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3 Oil Market Takeaways From The Last Week And Why They Matter

Published 12/10/2020, 06:16 PM
Updated 07/09/2023, 06:31 PM
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The oil market is still obsessed with the promise of coronavirus vaccines and the hope that they will lead to an economic revival.

If you blinked, you might have missed the bump in oil prices caused by a terrorist attack in Iraq}}, but the market’s reaction provided important information that traders should understand.

Crude Oil Daily Price

When it comes to demand, the market seems little concerned with what is happening right now, placing bets on a future improved by vaccines instead.

As well, in the longer term, we will see more forecasts as the year comes to a close, and traders must understand the limitations of these forecasts.

Below are 3 oil market developments seen this past week and lessons they reveal about current market dynamics:

1. Price Spikes From Terrorism In Iraq

Prices spiked but only briefly on news of an incident in Iraq. New sources reported that explosions by terrorists set ablaze two wells in northern Iraq. However, more information revealed that the attack occurred at a small oil field in Kirkuk which produces only 25,000 bpd and that the fires did not impact production at the field.

Lesson: The short-lived reaction exposes the importance of Iraq and Iraqi production to current market sentiment. As the second-largest producer in OPEC right now, Iraq has been the biggest over-producer. (According to Platts, Iraq adhered to its quota in October and November, though it is supposed to be under-producing its quota to compensate for earlier over-production. It makes sense that the market would care about disruptions to Iraqi production and fear the worst).

While it makes sense that the market would care about disruptions to Iraqi production and fear the worst, this Iraq news was the first, in a while, to be the cause of rising prices, outside of coronavirus vaccine news.

The Iraqi government in Baghdad has blamed its failure to comply with its OPEC production quotas on output from northern Iraq, which is operated by the Kurdistan Regional Government and can be distributed independently of Baghdad.

Information from Argus shows that Kurdish production remained consistent at 450,000 bpd while production from southern Iraq fluctuated. A more extensive attack on northern Iraqi oil fields might have necessitated some production shutdowns and could have impacted Iraq’s oil supply.

However, that was not the case this week, so the spike in prices only lasted until the extent of the situation was clarified.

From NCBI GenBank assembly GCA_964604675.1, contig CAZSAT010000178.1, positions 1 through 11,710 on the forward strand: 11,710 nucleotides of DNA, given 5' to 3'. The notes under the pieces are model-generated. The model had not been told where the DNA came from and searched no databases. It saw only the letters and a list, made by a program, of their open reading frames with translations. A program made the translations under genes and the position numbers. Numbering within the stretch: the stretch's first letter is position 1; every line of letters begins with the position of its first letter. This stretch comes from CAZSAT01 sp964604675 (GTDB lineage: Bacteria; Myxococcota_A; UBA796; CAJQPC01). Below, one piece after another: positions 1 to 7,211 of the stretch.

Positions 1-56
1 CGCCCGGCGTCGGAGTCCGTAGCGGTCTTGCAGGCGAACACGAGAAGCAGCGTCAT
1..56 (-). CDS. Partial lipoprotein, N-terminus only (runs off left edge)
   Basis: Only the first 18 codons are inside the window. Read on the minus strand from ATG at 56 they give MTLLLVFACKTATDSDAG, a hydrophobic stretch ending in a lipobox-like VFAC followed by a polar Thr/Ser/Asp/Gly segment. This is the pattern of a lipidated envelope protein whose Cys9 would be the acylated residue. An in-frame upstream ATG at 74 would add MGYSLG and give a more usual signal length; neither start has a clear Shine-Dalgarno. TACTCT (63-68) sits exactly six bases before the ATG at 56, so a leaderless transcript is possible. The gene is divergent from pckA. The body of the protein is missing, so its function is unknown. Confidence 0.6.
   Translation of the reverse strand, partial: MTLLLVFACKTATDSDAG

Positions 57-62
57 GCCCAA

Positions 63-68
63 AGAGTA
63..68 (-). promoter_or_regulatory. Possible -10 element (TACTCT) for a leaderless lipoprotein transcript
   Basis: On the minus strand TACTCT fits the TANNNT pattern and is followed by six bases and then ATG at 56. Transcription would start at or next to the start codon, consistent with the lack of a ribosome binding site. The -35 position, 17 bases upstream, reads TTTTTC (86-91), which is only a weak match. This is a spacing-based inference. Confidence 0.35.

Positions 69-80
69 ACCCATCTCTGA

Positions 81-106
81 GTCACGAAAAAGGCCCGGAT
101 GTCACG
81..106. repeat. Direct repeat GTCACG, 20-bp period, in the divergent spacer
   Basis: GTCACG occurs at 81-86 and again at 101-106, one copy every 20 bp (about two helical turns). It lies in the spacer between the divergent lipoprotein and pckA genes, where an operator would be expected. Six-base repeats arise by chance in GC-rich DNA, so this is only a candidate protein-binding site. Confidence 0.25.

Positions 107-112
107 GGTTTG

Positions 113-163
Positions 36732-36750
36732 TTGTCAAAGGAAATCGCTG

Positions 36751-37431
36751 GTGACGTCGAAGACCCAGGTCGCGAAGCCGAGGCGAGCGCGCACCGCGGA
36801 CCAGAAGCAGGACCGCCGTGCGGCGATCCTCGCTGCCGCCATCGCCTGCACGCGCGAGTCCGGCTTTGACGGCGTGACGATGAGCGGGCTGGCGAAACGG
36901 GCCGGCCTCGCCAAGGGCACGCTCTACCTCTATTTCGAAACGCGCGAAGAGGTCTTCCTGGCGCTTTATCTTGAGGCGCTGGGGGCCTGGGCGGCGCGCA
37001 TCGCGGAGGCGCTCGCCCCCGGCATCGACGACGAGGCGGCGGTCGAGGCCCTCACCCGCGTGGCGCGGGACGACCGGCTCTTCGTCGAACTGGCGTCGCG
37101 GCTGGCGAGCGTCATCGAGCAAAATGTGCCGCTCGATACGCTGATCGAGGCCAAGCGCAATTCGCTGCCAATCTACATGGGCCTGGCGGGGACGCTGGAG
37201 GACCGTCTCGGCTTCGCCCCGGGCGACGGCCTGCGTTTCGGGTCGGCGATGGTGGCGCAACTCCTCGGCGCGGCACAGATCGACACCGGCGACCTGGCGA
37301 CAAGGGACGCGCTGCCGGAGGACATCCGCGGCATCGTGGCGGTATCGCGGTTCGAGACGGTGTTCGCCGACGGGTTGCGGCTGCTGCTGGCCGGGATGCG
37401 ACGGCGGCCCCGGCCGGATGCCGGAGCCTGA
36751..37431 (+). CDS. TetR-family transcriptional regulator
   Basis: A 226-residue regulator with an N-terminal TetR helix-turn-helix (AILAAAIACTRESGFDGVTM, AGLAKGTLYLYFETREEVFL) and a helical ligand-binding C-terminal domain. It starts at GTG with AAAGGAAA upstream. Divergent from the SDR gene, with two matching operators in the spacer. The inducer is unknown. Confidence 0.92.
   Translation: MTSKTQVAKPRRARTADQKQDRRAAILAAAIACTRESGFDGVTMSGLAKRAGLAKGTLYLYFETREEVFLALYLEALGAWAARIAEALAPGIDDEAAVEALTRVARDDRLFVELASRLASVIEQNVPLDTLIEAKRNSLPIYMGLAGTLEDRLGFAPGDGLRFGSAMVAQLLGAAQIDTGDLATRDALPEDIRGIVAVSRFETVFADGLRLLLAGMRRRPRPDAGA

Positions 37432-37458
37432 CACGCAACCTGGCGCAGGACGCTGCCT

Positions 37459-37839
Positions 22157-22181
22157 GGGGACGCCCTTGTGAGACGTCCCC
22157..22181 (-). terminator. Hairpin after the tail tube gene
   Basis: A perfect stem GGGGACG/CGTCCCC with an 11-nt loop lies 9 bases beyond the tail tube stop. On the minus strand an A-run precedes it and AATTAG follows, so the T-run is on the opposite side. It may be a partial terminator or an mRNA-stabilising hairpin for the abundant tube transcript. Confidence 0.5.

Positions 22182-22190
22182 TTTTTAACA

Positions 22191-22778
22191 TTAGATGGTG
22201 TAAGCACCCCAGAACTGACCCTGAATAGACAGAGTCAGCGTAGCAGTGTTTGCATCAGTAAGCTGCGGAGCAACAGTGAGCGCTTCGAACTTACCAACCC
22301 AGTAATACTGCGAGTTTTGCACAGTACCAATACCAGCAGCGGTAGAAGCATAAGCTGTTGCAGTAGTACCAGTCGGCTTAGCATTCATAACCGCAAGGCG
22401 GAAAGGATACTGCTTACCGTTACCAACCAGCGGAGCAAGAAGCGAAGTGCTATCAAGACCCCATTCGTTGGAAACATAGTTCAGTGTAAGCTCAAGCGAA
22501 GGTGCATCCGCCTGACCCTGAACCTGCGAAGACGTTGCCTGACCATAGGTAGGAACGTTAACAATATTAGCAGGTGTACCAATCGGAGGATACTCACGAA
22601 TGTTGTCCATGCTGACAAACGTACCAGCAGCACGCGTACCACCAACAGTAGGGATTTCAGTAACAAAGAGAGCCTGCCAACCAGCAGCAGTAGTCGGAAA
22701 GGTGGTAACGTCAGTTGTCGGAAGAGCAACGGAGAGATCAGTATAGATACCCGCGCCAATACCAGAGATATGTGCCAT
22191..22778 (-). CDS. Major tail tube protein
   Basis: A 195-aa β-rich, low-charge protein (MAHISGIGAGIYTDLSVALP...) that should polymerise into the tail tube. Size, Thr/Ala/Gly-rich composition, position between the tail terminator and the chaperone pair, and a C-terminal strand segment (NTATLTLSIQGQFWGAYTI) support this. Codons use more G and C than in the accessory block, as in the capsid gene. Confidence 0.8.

2. Disconnect Between Sentiment And U.S. Demand Data

Gasoline and jet fuel demand in the U.S. is sluggish.

The weekly EIA data show a build in gasoline stocks last week, and data from GasBuddy indicate that gasoline demand in the U.S. is down this week compared to the previous one. (Last week saw atypically high gasoline demand because of post-Thanksgiving travel).

Although U.S. air travel hit a high last week since shutdowns began, it was the lowest Thanksgiving-related travel figure since 2008. Gasoline consumption in the U.S. over Thanksgiving was the weakest in 20 years, according to OPIS.

Lesson: This does not bode well for Christmas-related travel. However, the oil market doesn’t seem to care that much about demand in the U.S., because even though the EIA reported a 15.2 million barrel build in crude oil stores (11% above the 5 year average for this time of year) and a 4.2 million barrel build in gasoline stores (5% above the 5 year average for this time of year), WTI oil futures only lost 0.18% for the day.

This has been characteristic of oil prices since news of the vaccine hit markets. The question is whether this optimism tied to vaccine news will continue until the demand data matches the expectations.

3. Conflicting Oil Forecasts

Earlier this fall, I discussed BP’s controversial Energy Outlook 2020 report, which argued in favor of a scenario in which oil demand actually peaked last year. The other two scenarios it offered were not quite as aggressively dismal on oil demand, but still some of the most depressing in terms of the future of oil demand. I argued that these forecasts should be understood in the context of BP's (NYSE:BP) chosen long-term strategy of swiftly shifting away from oil and gas assets.

This week, {{0|Goldman Sachs offered a completely different forecast for the future of oil.

Goldman sees oil demand rising even as efforts to transition to renewable energies mount. According to Goldman’s head of commodities research:

“We believe it’s the beginning of a structural bull market not only in oil, but across the entire commodity complex.”

Lesson: It is possible that this forecast is designed to support Goldman Sachs’s positions on commodities, including oil, but the lesson here for individual traders is that for every forecast predicting the end of oil, there will be another forecast—just as rigorously assembled—predicting a bullish future for oil.

When deciding whether or not to take these projections seriously, it is important to understand the motivations that influence the forecasters and their organizations and to realize what beliefs are driving them.

Goldman, for example, is not optimistic about improvements in battery technology, which are needed to store renewable energies for longer periods and improve the feasibility of electric vehicles. BP, on the other hand, is very optimistic about the adoption of electric vehicles and bases its forecasts on electric vehicle policies adopted by various governments. Forecasts should be viewed as indicators of where particular institutions are investing their money and efforts.

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